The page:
Services: Activation, Economic Opportunity, Education, Innovation, Storytelling, Sustainability
How do you engage people with anthropology? Connect the data.
The Phoebe A. Hearst Museum of Anthropology had built a considerable reputation growing its collection to nearly 4 million artifacts and objects, but its aging brand and technical infrastructure were both overdue for a refresh. And with new leadership and a reinvigorated vision for the organization, this refresh needed to be more than just a facelift–it needed to be a complete metamorphosis.
Like good anthropologists, we inquired with both breadth and depth, immersing ourselves in their onsite exhibits, conducting stakeholder interviews and focus group discussions, and completing a competitive analysis. Through our research, we identified two distinct user segments: younger college students and older anthropology “enthusiasts.” What would allow the new brand to bridge the gap between these audiences? Framing anthropology as a way to participate in the world.
After exploring a few breathtaking brand concepts, the winning direction focused on cultures connecting and provided an effective visual metaphor through the Hearst “H.” To live this brand promise out, we needed the website messaging and architecture to encourage users to connect with the Hearst Museum in ways that cultivate further action. At the intersection of beautiful and practical, the proposed information architecture would make finding and engaging easier than ever.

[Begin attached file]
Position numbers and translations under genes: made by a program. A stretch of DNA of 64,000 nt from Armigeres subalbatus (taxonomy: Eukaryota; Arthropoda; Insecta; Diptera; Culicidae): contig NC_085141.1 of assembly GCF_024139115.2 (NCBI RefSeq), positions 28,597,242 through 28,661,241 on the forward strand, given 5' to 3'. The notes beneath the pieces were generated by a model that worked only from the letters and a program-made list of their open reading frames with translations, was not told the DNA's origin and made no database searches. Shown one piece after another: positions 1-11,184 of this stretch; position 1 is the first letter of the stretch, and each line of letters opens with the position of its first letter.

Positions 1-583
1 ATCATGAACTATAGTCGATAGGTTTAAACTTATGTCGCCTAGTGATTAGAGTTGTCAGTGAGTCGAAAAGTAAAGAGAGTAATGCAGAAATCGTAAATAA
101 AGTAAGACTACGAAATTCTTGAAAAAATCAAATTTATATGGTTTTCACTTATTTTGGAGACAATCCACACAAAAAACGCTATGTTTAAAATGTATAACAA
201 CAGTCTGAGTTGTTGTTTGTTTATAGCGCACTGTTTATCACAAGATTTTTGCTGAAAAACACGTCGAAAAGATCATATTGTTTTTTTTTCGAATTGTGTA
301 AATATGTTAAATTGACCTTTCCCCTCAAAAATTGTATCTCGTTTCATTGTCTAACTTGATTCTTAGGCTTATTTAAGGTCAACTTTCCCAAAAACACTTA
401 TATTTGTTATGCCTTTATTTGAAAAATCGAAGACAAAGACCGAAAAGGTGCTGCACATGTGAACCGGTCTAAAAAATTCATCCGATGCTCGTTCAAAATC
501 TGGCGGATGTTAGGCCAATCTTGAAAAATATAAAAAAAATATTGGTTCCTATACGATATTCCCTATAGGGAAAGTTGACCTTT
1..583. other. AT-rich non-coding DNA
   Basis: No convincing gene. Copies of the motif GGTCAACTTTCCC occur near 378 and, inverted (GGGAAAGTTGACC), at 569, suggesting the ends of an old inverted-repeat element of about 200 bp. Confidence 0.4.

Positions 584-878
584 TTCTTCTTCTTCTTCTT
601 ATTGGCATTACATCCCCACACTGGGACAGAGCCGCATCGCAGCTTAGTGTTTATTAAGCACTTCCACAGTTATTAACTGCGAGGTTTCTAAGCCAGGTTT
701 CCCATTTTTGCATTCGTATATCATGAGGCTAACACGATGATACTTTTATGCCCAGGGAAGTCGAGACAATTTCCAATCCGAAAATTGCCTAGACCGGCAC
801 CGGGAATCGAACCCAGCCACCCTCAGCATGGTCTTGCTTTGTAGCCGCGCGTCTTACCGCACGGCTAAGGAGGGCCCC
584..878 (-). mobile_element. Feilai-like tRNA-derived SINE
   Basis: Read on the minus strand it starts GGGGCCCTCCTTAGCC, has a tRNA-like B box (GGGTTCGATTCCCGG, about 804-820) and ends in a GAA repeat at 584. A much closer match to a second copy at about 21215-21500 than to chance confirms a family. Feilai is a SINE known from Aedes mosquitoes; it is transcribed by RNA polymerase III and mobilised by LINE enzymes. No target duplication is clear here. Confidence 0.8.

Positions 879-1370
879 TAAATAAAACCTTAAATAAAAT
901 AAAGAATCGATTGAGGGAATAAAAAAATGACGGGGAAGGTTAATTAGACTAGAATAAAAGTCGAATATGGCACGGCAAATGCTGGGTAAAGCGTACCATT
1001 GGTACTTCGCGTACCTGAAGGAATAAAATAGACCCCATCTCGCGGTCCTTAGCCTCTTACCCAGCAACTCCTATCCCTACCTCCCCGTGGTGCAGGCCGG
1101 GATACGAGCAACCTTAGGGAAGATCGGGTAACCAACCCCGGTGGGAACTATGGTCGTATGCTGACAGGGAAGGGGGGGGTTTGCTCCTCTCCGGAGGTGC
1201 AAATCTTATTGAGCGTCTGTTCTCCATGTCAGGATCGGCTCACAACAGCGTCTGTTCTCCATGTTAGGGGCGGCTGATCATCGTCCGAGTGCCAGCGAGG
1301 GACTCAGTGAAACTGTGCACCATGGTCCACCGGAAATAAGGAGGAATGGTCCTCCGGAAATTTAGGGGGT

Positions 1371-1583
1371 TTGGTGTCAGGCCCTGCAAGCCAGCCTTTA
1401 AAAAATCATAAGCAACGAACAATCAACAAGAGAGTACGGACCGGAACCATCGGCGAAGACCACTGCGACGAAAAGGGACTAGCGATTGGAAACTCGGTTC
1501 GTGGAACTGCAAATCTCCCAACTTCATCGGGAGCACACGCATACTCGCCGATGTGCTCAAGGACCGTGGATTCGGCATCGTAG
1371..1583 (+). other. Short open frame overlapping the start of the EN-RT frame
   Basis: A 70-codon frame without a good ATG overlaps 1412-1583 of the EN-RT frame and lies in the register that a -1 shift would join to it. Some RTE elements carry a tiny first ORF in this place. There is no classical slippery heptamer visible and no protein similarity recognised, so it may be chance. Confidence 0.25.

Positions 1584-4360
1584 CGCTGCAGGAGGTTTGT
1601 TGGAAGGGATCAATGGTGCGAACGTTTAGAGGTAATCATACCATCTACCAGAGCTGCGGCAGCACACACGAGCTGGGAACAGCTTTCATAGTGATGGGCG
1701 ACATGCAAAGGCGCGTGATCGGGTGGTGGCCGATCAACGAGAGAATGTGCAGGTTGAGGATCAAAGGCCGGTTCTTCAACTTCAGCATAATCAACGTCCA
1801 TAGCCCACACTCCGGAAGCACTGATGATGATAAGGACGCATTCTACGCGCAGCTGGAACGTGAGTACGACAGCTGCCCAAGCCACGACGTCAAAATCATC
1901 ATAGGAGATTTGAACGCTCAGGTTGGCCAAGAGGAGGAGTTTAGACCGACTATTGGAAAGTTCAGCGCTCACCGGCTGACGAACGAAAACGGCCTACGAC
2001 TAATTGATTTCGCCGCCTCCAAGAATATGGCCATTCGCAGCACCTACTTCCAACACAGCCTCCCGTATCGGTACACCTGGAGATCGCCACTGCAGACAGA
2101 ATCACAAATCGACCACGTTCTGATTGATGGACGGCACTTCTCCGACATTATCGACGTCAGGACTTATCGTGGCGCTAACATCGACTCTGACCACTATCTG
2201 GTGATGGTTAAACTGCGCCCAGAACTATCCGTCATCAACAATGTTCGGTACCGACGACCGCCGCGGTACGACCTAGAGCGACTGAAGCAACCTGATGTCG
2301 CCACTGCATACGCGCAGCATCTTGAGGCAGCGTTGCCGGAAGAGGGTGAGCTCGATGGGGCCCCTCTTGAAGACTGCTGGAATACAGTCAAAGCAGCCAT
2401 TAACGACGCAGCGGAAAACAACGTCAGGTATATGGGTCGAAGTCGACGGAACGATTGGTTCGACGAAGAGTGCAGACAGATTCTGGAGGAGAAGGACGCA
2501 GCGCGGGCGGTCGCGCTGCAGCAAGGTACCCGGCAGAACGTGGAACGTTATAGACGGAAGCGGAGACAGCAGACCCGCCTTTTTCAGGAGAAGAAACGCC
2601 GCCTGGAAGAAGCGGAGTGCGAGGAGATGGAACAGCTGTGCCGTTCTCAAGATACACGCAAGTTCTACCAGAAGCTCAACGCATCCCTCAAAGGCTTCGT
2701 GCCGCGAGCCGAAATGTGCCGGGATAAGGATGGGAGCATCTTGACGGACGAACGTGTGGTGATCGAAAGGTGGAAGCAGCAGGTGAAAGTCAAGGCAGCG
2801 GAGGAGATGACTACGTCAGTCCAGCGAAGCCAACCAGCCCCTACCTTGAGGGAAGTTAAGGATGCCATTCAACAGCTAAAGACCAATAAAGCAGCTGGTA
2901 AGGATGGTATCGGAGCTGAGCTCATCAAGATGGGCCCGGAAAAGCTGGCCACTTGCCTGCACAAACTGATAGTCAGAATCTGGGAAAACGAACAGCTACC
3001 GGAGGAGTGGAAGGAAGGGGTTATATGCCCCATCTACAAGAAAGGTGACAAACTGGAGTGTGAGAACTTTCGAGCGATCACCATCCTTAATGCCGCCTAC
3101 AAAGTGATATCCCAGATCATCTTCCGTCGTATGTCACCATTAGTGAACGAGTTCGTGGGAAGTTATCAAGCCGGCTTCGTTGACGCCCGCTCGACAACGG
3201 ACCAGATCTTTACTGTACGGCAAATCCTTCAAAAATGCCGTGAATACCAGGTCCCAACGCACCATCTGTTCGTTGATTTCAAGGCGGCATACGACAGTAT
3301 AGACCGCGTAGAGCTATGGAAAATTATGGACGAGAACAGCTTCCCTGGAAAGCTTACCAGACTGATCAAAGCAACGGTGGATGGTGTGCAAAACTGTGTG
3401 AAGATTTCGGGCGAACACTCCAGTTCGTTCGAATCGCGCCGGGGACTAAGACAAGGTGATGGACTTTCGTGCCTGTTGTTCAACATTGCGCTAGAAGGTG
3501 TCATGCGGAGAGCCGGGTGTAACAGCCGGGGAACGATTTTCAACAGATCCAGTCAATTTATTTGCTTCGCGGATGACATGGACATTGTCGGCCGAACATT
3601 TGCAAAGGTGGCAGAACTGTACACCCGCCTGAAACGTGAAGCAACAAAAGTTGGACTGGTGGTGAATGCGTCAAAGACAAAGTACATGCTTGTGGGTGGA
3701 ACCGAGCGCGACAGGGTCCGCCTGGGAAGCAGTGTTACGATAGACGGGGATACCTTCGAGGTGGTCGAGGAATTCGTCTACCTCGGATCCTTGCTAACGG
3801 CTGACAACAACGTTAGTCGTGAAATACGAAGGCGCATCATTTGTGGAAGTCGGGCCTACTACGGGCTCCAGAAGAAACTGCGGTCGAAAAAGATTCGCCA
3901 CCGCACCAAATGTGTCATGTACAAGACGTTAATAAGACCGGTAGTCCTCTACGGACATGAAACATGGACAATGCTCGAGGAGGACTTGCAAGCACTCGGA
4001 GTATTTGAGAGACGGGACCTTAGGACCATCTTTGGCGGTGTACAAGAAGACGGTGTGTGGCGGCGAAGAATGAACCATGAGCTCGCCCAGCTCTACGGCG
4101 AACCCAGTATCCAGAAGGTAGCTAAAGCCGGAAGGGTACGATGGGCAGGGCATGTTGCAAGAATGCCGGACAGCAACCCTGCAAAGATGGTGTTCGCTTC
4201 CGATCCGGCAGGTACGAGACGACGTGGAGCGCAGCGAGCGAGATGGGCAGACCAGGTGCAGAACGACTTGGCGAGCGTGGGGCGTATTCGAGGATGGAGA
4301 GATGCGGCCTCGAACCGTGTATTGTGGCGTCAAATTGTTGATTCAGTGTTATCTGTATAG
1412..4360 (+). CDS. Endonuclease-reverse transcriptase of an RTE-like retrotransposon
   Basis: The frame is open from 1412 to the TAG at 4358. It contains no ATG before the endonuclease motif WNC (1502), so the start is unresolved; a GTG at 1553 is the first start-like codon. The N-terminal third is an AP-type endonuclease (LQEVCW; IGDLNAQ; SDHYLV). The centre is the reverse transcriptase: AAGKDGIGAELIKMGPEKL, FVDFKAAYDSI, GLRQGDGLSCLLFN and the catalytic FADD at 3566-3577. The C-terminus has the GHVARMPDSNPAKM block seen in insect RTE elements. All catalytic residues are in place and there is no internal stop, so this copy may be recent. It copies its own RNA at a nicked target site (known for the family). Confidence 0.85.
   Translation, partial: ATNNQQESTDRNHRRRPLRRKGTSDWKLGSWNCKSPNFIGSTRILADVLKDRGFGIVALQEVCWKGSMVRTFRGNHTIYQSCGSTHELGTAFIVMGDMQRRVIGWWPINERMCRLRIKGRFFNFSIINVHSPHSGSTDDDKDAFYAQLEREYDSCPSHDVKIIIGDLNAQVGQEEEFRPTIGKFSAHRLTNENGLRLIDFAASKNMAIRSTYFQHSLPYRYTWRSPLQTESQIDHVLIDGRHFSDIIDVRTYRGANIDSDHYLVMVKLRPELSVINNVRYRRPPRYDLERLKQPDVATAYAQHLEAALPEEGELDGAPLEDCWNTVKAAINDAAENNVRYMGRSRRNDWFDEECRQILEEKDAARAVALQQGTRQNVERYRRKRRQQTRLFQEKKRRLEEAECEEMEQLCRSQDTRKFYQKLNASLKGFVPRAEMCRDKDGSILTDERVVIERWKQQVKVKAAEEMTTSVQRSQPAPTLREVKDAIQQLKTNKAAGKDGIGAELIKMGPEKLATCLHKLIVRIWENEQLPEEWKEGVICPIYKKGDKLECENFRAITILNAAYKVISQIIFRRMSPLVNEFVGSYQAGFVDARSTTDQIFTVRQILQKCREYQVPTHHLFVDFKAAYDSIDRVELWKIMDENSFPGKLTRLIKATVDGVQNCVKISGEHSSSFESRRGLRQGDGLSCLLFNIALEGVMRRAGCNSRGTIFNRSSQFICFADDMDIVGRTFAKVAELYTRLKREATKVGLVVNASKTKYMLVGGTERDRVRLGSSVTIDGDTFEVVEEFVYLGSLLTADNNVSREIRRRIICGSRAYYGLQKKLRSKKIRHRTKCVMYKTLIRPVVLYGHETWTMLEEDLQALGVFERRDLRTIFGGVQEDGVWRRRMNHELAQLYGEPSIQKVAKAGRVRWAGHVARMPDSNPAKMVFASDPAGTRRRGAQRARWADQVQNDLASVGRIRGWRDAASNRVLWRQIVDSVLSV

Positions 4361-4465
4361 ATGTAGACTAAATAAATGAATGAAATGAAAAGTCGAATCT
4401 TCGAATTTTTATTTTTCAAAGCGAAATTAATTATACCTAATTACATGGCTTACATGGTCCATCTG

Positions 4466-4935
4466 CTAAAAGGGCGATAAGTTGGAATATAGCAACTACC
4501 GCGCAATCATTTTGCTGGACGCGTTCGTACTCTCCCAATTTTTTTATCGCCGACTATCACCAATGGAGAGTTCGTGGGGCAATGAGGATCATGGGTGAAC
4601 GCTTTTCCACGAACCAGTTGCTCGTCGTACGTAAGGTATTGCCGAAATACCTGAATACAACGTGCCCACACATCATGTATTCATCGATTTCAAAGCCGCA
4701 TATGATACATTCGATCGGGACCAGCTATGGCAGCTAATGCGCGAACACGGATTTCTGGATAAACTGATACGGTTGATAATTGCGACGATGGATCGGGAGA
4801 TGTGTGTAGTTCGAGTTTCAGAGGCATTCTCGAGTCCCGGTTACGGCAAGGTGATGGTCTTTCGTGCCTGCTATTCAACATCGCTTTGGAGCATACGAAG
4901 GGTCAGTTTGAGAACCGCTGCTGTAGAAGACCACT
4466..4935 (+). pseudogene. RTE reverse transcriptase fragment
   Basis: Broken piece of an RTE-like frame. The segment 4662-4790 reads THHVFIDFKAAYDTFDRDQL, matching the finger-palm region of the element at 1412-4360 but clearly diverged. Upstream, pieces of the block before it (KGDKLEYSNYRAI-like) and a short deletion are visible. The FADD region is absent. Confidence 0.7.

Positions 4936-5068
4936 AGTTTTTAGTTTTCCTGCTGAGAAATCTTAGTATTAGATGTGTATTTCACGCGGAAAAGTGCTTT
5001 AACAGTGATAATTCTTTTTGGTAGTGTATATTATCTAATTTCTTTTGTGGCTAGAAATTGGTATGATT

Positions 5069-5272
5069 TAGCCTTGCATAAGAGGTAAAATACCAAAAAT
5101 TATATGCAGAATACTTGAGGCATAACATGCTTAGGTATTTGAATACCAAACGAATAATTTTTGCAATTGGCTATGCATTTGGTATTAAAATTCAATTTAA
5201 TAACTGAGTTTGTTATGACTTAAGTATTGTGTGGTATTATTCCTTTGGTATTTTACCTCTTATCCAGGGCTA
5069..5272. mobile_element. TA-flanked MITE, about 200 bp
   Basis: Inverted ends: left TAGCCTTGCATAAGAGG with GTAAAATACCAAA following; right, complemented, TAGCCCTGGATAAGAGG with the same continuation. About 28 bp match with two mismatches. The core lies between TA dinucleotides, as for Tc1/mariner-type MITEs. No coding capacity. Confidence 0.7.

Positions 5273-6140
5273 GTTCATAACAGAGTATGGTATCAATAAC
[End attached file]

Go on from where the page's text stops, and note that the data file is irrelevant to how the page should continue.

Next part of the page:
Accessibility standards (WCAG 2.0 AA) were at the forefront of every step of our process, from color contrast to keyboard control. Through this lens, we designed and developed several dynamic templates to maximize flexibility. We integrated both events and their existing payment processor with the new visual system to provide enhanced reservation and donor experiences. In addition, new templates were designed and integrated with their massive database of objects and artifacts allowing users to immerse and engage with the impressive collection online. Finally, the carefully crafted site taxonomy made pulling in the appropriate content for any given page seamless for the Hearst team.
Not only is the new experience aesthetically beautiful and easy to peruse, it provides accessible content and carefully crafted messaging from dynamically connected integrations. It’s easy for users to find events, articles, videos, and objects from the collection along with the associated mapping data, imagery, and other content that’s pulled from the Hearst’s database.
Check it out: www.hearstmuseum.berkeley.edu